All told, this book will bring a greater understanding of just how much these very special people are capable of, how caring they are, and why some burn out so soon. I definitely recommend this book on many levels. Who has not had some connection to this field at some point in their lives. This is how it is, written faithfully and dealing more with outcomes and feelings than a gory tale.
The book is very well written with a nice balance to hold the lay person's attention. There is also a glossary at the end of the book, although most terms are either recognizable or explained along the way, also. 5 stars
Sunday, April 4, 2010
A delightful tale with a strong message. Cycles of life in the forest told in a friendly way. How every species on earth depends on another and what that means. Lorne Rothman has produced an ecological and timely tale for all ages.
The characters draw the reader in immediately. Little Fur, a colony of tent caterpillars hatched in an oak tree in Southcrop Forest, becomes the lifesaving hero of the plot, under the guidance of Auja, the oak tree. As Fur says, "I'm we" and "we're me", the colony thinks and moves as one. The forest is dying of disease and deforestation, eradicated by the "hewmen" with their giant machinery to make way for development. A lot of information is in this book and told in a form that allows us to learn about the non-human world around us through this entertaining fable.
These particular tent caterpillars are from very ancient stock called "Runes", which have not put in an appearance for 1,000 years. They have helped the forest in the past and must do so again. Replenish the soil and bring it back to its previous health so the trees can flourish again. The extent to which environment and habitat are dependent on each other to survive the toxins in the air, the changes in the weather patterns, as well as the lack of coordination with human life is demonstrated so well. There are also a number of endnotes that are very helpful.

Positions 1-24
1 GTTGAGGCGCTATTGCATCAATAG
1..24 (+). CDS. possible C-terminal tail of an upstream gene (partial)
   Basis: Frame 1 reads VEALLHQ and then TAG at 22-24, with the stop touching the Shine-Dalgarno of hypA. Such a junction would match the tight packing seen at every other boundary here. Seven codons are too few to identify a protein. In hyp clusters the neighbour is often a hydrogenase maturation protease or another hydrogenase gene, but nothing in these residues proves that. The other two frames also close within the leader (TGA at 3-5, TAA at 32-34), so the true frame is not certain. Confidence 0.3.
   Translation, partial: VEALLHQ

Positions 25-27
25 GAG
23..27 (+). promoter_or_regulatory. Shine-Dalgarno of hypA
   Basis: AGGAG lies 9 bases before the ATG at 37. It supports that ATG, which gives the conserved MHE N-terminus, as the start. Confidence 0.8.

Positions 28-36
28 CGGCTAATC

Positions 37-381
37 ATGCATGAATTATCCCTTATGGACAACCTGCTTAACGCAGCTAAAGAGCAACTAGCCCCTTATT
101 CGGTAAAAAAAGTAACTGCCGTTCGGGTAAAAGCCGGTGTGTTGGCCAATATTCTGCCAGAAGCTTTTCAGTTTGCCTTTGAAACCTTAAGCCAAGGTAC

The trees of Southcrop Forest have developed a form of communication with the Runes and with each other, a network through leaves and roots. Through this process they are able to direct the Runes to the "Southcrop Farm" where they will be given what is needed to take to the most important Forest at Dark Sky, giving the Runes the necessary information to bring back the balance and future of the devastated forests around them. The concept of the story and the flow of information through dialogue is wonderful and at the same time very insightful.
Thursday, April 1, 2010
In the meantime, a long-dead body has been discovered in a cave, bringing with it a some serious questions. Dr. Brockton is brought in by the Sheriff to assist in the case, which becomes more tricky as the investigation goes on, even though the body is quickly identified. The very core of the County is about to be turned upside-down.
I love the dialogues, whichever of the two authors who make up Jefferson Bass does the humour I'd certainly like to meet. The "gallows" humour that keeps our sanity when we live with trauma or see so much of it is very well done. I also enjoyed the dialogue including forensic anthropologist characters from other authors' series as real people our protagonist knows, even in one case speaking of a visit from the author of the Temperance Brennan series, Kathy Reichs, touring the Body Farm. These, along with wonderful characterizations, are some of the things that make Bass' books so believable.
There are lots of suspects, lots of twists and turns, dead ends, and a double whammy to hit the reader toward the end of the book, but even that isn't the last surprise. So what are we left with? A satisfying lead into the beginning of what promises to be a continuing adventure into the heart, soul and mystery of crime-solving forensic anthropology.
See also my review for the third book in the series, The Devil's Bones.